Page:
Last week, my batchmates in high school and classmates in college were all shocked to hear a very devastating news: our batch mate, Jerico Tolentino, passed away. Jerico and I weren’t really close, for he was a man of very few words. Very few. And you all know how much of a chatterbox I am. But looking back, I realized that we shared so many things together: we were classmates in high school, we were in the COCC together, we used to share a jeepney going home (because I used to live in Forestry in high school just as he did), and we were even blocmates at UP. He was the sort of guy who keeps to himself, and someone a bully would leave alone because there was nothing annoying about him. Absolutely nothing. He’s someone you would respect, and whose rare smile would also make you smile. He passed away in Hamburg, Germany, where he’s been working and living for just two months. Like many others, I am also curious when his remains would be brought back home so I could pay my final respect. So I visit his Facebook page every now and then.
I have read many touching messages/wall posts to a dearly departed on Facebook. But none of them stuck in my head the way Jerico’s wife’s wall post did:
What struck me most there was that in their six years of being together, they never fought. My kneejerk reaction to that was that it was so unusual and seemingly abnormal. But when I read further, I understood:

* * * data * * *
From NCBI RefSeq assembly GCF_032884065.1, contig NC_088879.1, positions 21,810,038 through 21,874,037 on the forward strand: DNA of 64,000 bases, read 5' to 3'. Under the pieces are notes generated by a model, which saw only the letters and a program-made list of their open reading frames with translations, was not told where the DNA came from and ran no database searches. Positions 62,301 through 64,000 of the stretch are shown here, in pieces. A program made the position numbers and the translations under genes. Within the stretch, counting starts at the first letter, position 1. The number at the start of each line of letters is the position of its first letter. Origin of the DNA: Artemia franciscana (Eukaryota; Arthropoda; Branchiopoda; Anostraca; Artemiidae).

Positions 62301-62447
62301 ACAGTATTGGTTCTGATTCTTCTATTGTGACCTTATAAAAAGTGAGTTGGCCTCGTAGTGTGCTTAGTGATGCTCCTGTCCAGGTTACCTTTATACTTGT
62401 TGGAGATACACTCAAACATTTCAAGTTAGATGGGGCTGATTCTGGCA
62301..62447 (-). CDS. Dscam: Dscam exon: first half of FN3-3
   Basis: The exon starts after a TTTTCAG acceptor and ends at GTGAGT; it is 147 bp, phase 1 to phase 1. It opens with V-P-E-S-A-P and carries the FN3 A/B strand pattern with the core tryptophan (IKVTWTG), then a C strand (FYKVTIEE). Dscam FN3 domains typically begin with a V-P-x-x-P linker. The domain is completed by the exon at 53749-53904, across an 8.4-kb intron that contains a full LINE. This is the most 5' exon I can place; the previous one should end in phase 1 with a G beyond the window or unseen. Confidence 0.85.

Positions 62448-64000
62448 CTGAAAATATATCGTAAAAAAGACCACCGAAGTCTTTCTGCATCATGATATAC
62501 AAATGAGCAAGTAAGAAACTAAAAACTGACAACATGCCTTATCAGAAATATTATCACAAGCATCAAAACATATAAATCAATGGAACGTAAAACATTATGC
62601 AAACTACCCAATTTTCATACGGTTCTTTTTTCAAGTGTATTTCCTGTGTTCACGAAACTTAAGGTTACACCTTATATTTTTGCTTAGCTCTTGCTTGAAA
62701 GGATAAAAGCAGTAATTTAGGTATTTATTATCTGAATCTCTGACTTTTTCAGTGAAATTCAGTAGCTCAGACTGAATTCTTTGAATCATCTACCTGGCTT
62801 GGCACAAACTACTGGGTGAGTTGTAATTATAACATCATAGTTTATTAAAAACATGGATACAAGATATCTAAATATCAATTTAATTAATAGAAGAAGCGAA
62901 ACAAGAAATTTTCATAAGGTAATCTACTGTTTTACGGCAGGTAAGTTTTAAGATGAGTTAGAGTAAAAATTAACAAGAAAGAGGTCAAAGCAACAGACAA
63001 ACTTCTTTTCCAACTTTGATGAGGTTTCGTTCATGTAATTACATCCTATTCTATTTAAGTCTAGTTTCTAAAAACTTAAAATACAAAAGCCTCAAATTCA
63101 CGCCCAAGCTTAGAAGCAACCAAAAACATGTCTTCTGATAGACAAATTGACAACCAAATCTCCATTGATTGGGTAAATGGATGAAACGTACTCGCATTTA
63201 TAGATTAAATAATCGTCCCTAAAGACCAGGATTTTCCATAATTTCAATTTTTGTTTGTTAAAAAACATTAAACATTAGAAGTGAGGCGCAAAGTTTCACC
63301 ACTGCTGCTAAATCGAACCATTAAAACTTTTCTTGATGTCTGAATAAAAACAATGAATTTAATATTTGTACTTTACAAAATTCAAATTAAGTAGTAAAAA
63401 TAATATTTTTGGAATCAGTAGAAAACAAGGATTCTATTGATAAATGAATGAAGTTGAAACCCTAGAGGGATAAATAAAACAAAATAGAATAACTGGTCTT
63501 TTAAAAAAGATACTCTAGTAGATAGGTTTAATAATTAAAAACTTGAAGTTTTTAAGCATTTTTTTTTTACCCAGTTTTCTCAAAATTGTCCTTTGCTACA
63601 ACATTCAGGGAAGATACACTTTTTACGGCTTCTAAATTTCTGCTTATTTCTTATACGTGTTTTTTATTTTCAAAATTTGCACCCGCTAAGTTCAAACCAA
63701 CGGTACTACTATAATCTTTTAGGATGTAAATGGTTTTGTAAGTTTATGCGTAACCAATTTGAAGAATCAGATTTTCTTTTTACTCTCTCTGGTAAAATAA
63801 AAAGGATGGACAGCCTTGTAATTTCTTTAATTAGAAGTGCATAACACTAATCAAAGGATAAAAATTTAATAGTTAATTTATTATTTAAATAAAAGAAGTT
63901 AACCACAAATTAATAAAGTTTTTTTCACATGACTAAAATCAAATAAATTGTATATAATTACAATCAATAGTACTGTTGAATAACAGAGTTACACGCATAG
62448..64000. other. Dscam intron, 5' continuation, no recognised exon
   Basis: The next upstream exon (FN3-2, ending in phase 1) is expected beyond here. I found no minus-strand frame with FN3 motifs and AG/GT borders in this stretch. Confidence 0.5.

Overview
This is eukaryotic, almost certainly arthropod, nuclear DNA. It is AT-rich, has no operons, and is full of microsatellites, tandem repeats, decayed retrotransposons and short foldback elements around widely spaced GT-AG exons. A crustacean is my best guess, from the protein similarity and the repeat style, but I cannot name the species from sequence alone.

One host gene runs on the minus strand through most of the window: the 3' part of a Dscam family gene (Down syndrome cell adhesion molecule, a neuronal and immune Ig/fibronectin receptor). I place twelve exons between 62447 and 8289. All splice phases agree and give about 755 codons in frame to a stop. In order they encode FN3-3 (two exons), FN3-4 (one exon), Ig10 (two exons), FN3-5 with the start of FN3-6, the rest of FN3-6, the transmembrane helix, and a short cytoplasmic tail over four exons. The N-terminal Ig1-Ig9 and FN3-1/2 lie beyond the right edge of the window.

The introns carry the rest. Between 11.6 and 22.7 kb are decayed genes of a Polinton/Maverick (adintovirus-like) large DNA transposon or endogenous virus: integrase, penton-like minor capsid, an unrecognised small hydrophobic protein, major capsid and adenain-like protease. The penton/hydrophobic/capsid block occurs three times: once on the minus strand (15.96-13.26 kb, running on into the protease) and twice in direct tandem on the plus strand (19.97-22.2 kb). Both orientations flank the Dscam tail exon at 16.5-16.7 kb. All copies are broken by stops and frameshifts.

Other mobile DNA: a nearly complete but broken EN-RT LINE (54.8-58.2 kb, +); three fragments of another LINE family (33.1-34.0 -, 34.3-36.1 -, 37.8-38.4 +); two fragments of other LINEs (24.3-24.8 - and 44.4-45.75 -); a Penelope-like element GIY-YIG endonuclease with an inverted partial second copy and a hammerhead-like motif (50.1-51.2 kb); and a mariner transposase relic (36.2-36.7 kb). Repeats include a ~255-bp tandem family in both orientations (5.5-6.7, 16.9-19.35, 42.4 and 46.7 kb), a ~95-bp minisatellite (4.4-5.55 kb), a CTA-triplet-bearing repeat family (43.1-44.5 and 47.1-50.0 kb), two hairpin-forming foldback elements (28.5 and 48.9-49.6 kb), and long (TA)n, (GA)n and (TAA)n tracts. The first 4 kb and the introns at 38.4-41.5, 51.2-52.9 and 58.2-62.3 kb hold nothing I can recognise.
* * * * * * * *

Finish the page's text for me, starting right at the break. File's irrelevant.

“You said life is too short to dabble in petty things.”
Like Jerico’s wife, I, too, agree. I feel that life was so unfair to Jerico, for he passed away too soon. Too soon! He’s my age, for crying out loud! At this point, my constant prayer is always for Randy and me to live long enough to see and play with Raviv’s grandchildren. Life, despite and in spite of everything, is still too beautiful to leave behind quickly.
Perhaps Jerico felt the same way—that life is beautiful. But he was wiser. While many of us would want to be like a phoenix rising from its ashes when we are slighted (and then take our battle to social media to elicit sympathies and perhaps make our complaint go viral), Jerico decided to keep quiet and remain…happy. He just wanted to laugh, cry with happiness, and get smothered in love. And I guess, most people would prefer a short life like that than a long life full of hatred and bitterness.
But oh, if we could live long lives full of joy and love and peace, wouldn’t that be pure bliss?